Thanks to my profession, I am fortunate to be present at many births. There is nothing more magical than that moment when a mother first lays eyes on her child. She holds her carefully, wraps her up and promises to protect her.
It’s hard to imagine at that moment that there will be a day when a mother’s arms can no longer protect her daughter. However, even though a child grows beyond a mother’s physical reach, that does not mean a mother’s protection is no longer needed. In fact, during a child’s pre-teen and teen years, a mother’s guidance is more important than ever. Especially when it comes to sex.
That’s why it’s so important to start that conversation early and continue that conversation often. Is this an uncomfortable conversation to have? Sure. But the stakes have never been higher.
Consider this: A 2009 Center for Disease Control and Prevention survey of Maine high-schoolers revealed that a full quarter of ninth-graders have had sex. By the time they reach 11th grade, over half of them have had sex. And by the time they are seniors, two-thirds have had sex (and 20 percent have had sexual intercourse with four or more partners). Lastly, of the sexually active seniors, nearly half did not use a condom during their last sexual intercourse.
Once you get past the shock of those facts, you can move on to facing them and equipping your daughter with the information she needs. As a mother, you have a choice. You can say nothing and let your daughter learn everything about sex and sexuality from the media and their peers. Or, you can have honest, open conversations with your daughter about sex and, through those talks, instill some of your own values about sexuality.
The fact is, your daughter will get her information from somewhere and if you don’t provide it, the media will. In fact, the American Academy of Pediatrics reported in a 2010 study, “Sexuality, Contraception, and the Media,” that the average American adolescent will view nearly 14,000 sexual references per year, yet only 165 of these references deal with birth control, self-control, abstinence, or the risk of pregnancy or STDs. As mothers, we need to counter the media depictions of loose sexuality with our values, reality, up-to-date info, and most importantly, our support.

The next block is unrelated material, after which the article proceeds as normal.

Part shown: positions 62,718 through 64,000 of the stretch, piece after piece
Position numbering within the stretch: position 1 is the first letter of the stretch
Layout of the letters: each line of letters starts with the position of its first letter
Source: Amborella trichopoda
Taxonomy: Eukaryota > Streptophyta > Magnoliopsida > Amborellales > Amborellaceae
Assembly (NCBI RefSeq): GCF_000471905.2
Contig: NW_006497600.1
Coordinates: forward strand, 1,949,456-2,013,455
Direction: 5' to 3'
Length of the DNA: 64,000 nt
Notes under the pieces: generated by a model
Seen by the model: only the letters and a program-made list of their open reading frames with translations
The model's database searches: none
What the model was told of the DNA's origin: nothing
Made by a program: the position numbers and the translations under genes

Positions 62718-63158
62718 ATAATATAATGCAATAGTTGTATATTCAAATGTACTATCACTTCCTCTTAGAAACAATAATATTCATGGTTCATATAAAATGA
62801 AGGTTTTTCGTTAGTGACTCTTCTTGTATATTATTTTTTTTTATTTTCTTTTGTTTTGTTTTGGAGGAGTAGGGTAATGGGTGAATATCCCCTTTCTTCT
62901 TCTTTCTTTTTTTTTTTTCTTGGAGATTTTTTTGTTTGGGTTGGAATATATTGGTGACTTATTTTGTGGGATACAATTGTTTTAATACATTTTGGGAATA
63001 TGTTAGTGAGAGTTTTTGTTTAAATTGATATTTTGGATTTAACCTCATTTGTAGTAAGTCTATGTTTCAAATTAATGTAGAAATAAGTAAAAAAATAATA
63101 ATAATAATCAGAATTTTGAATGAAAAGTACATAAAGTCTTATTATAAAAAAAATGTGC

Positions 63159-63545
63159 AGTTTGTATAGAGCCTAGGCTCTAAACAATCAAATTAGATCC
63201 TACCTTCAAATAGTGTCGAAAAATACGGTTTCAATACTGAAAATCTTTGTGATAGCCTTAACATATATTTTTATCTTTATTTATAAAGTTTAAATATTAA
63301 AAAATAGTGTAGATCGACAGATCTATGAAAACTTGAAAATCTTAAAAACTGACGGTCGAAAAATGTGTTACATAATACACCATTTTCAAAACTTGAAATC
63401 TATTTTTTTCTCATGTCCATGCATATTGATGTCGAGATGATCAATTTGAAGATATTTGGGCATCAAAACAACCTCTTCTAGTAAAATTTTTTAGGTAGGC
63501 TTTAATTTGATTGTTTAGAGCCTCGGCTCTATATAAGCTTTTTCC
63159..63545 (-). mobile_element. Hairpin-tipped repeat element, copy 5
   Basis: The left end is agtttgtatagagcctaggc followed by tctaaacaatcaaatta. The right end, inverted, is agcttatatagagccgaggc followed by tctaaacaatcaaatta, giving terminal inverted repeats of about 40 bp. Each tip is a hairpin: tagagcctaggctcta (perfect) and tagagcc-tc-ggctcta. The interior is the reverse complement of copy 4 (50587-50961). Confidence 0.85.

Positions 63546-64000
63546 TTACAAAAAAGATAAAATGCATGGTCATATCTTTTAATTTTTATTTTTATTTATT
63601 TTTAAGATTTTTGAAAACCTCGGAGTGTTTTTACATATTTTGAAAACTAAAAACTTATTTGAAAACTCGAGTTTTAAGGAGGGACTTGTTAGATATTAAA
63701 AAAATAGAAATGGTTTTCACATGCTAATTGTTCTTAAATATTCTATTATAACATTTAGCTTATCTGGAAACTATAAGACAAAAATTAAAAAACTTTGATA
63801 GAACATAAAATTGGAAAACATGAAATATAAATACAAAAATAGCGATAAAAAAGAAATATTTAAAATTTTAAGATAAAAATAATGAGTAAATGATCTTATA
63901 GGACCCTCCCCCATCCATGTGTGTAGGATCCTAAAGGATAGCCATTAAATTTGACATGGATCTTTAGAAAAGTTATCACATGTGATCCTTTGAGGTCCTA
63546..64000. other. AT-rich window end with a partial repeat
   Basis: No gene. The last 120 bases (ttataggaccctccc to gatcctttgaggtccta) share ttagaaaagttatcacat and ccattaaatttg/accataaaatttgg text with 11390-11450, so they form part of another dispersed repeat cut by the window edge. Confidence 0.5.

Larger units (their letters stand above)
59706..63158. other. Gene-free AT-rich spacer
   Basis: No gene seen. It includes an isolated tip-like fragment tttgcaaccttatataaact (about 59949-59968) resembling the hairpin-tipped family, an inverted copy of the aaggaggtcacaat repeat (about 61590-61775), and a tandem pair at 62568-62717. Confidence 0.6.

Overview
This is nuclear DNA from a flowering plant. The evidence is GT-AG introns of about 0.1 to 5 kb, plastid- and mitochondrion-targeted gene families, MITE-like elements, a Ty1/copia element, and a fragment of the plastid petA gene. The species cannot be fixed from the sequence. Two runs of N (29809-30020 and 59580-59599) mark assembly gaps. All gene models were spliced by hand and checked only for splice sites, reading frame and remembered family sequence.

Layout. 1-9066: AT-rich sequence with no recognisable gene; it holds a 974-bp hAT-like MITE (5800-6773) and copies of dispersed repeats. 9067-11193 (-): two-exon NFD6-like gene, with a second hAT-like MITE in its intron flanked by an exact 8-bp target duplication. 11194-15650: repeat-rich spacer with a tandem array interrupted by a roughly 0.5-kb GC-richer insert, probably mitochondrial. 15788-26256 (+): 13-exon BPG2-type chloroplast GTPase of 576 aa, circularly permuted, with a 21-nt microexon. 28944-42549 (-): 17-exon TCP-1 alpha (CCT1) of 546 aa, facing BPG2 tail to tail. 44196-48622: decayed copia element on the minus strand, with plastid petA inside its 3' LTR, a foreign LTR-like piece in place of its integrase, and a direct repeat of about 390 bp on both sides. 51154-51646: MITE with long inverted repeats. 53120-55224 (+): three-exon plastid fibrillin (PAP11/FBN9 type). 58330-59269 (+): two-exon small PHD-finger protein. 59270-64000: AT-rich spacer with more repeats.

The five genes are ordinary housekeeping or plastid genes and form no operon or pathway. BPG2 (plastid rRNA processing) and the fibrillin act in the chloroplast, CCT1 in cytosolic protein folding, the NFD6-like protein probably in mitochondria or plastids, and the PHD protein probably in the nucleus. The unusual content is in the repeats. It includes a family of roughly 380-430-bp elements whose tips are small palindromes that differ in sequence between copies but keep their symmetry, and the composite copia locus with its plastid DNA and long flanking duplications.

Here are some suggestions of ways to talk to your daughter depending on her age:
Age 9-10:?This is the age when she will begin getting information from school about sex. Use that to launch your conversation. Share the basic facts and be sure to ask her if she has any questions. Listen to questions with an open mind and answer them the best you can without judgment.
Age 11:?This the age when girls get the HPV vaccine – a great way to begin discussing sexually transmitted infections – and long- and short-term consequences of them. This is also a good time to talk about the differences in sexuality – that people can be heterosexual, homosexual, bisexual and transgendered. Your ability to discuss this in an open and accepting way will help greatly if your daughter is a lesbian and comes to you for support. It will also help in terms of helping your daughter treat others – including friends – who have a different sexuality than hers with the same level of respect.
Age 13-17:?Your daughter will be heading into high school. By now she should know your values and know she can come to you with any questions. Throughout high school, make sure that pathway of communication is always open and be opportunistic when talking about sex. When celebrities get pregnant, when shows or movies have sexual activity or when friends at school are sexually active, begin conversations with your daughter about her thoughts about these events.
If your daughter has a boyfriend or girlfriend, be sure to be there for her, answer her questions, and always offer your support, love and guidance. While giving good, honest information about preventing sexually transmitted infections and pregnancy, don’t forget to discuss the positives of sex. If you only talk about the drawbacks without acknowledging the pleasures, your daughter will most likely tune you out.
Giving your daughter this comprehensive information has not been proven to lead to sexual activity. Instead, it decreases the chance of teenage pregnancy and STDs, and increases the chance your daughter will feel comfortable coming to you when she needs advice.
In the end, always make sure to be open and honest with your daughter and listen to her without judgment or fear. Talking about sex is often not easy. However, if you do not take the opportunity to have an ongoing conversation with your daughter (or son, for that matter), you are leaving the opportunity to influence your daughter’s behavior to the media and their peers.